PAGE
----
MISSOULA – As demand for COVID-19 testing increases across Montana, the University of Montana is launching a new partnership with the Montana Department of Public Health and Human Services to process COVID-19 tests on campus.
The partnership between UM and DPHHS will provide the state of Montana with more COVID-19 testing capacity at this critical time.
“UM is eager to expand our public health partnership to best serve our students and the state of Montana,” UM President Seth Bodnar said. “I give special thanks to everyone at UM and in Helena who worked so hard to put this agreement in place. Going forward, UM is now in position to add critical capacity to our state’s robust testing efforts.”
UM has worked closely with DPHHS for weeks to secure the additional equipment and Clinical Laboratory Improvement Amendments (CLIA) certification needed to process COVID-19 tests on campus. UM researchers will begin processing COVID-19 tests early next week at the UM Genomics Core – an on-campus research lab that provides molecular and genetics research services.
“I am grateful to our UM faculty, staff and students for adapting so quickly to fill this need and fulfill our responsibility as Montana’s research university,” said Scott Whittenburg, UM vice president for research and creative scholarship. “As a result of their hard work, once we ramp up UM will be able to process up to 2,000 COVID-19 tests a week for the state.”
The state of Montana’s daily COVID-19 testing rate has steadily increased since the beginning of the pandemic, and, to date, the state has conducted a cumulative total of about 400,000 tests.
“UM creating this additional testing capacity is really important for the citizens of Montana,” said Maj. Gen. Matt Quinn, adjutant general of the Montana National Guard and commander of the Montana COVID-19 Task Force. “Every test that we can process across the state of Montana is critical to ensuring citizens can get their test results faster.”
The new COVID-19 testing partnership between UM and DPHHS is in addition to the point-of-care testing already conducted at UM’s Curry Health Center. Each day, the center provides tests and immediate results to students who are showing COVID-19 symptoms or have been identified as a close contact of someone who has tested COVID-19 positive by the Missoula City-County Health Department.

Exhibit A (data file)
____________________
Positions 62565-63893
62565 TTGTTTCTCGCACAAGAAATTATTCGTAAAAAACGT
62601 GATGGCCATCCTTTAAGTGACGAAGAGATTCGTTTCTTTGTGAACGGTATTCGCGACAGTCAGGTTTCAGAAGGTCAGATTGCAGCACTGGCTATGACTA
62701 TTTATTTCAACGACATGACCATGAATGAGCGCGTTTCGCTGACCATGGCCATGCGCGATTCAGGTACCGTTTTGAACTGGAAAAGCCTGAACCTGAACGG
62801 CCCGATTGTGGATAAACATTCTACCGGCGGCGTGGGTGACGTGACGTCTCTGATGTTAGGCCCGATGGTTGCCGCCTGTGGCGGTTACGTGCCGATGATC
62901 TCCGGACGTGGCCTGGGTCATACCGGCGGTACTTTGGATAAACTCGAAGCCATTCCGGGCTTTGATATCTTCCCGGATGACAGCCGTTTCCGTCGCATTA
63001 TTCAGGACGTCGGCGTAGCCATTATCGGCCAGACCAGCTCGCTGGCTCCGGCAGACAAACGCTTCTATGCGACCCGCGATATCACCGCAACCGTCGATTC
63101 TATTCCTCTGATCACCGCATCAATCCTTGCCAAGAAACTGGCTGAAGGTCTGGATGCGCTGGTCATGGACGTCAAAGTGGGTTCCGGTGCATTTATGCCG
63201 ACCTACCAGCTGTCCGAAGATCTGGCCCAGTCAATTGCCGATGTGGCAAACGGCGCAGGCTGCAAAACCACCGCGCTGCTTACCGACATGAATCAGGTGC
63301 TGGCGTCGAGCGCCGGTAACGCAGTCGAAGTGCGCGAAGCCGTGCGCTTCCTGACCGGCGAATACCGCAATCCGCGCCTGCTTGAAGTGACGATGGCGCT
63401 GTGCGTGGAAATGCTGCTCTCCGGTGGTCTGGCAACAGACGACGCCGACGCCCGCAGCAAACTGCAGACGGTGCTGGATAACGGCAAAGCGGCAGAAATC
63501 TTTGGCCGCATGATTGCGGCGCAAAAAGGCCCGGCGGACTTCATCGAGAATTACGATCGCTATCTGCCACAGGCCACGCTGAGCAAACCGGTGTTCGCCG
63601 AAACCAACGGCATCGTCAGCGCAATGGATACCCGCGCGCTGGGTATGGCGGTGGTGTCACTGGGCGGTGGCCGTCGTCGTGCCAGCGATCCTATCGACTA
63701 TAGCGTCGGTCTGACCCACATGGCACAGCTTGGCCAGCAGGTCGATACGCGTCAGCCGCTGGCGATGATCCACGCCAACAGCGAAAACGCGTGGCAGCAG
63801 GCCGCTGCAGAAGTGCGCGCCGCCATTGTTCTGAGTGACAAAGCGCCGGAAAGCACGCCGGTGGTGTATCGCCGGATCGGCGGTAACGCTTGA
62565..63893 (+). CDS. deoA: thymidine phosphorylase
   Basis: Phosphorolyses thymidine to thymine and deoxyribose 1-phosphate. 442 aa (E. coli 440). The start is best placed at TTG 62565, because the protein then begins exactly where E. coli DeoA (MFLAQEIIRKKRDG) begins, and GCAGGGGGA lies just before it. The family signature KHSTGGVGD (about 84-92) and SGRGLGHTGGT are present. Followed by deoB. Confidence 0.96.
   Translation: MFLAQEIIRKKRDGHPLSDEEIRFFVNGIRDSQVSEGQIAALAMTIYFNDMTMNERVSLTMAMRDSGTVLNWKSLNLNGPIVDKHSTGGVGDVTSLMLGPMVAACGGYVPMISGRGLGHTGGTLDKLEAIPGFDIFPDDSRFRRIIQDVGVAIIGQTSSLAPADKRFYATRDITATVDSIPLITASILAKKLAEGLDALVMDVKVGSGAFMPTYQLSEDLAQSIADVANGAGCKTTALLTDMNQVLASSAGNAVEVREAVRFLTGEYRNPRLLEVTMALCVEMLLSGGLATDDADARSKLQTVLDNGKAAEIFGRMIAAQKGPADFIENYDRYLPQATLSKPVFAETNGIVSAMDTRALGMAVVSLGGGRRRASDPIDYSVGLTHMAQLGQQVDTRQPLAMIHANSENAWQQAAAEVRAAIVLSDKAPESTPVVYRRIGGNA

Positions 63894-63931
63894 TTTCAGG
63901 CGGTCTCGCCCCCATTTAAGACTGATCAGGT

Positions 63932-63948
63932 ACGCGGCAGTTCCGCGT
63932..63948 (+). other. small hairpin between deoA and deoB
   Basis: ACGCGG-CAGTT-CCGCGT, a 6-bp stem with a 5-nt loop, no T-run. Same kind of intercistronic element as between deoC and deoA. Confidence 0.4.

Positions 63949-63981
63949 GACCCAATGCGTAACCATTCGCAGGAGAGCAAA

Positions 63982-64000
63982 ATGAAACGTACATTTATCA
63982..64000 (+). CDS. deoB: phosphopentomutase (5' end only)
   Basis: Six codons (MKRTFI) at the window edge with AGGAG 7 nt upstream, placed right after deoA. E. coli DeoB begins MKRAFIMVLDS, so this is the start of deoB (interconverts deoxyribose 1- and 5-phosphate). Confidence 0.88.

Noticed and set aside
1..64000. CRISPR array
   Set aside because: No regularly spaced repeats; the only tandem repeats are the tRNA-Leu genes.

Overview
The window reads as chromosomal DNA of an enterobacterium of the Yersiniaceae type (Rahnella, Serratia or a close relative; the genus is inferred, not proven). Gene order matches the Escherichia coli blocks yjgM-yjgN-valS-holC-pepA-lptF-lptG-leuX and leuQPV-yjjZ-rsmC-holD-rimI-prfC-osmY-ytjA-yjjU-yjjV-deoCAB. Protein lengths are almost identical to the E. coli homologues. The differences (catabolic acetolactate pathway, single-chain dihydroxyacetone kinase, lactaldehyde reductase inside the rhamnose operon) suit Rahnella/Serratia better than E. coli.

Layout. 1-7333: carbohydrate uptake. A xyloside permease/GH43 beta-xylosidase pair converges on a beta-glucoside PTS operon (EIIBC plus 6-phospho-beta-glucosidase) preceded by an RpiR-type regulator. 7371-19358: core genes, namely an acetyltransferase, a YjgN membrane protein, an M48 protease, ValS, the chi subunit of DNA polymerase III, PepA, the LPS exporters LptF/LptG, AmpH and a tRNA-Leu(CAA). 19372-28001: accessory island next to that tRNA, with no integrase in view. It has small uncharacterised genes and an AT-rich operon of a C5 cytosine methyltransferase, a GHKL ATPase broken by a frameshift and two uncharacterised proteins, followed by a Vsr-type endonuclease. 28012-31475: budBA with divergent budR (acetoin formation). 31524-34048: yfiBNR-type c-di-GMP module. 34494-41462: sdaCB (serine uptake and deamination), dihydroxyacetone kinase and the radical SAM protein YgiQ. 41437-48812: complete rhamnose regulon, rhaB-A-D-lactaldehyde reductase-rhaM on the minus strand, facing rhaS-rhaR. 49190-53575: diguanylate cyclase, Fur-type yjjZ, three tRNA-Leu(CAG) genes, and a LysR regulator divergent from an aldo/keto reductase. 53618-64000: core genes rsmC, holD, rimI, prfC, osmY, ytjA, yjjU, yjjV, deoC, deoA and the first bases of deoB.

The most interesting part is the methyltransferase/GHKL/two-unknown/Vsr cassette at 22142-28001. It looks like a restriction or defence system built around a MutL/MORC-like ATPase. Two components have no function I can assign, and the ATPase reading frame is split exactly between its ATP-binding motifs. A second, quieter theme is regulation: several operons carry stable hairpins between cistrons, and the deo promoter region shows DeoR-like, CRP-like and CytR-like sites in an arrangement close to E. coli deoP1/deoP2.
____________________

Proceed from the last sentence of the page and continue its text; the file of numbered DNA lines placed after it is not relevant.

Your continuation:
In addition to ramping up testing capacity on campus, UM researchers also are working around the clock to help identify and advance a COVID-19 vaccine. Led by Dr. Jay Evans, UM’s Center for Translational Medicine has been awarded $2.5 million to study the use of adjuvants to increase the effectiveness of a potential COVID-19 vaccine. The work being done by Evans’ team, in partnership with the Icahn School of Medicine at Mount Sinai, has garnered UM international attention – including being ranked as one of the top 10 “Best Universities for Solving the Coronavirus Pandemic.”
UM also will continue its partnership between the UM School of Public and Community Health Sciences and the Missoula City-County Health Department, which is working each day to measure the impact and prevent the spread of COVID-19 in the Missoula area.
Contact: Scott Whittenburg, UM vice president for research and creative scholarship, 406-243-6670, firstname.lastname@example.org.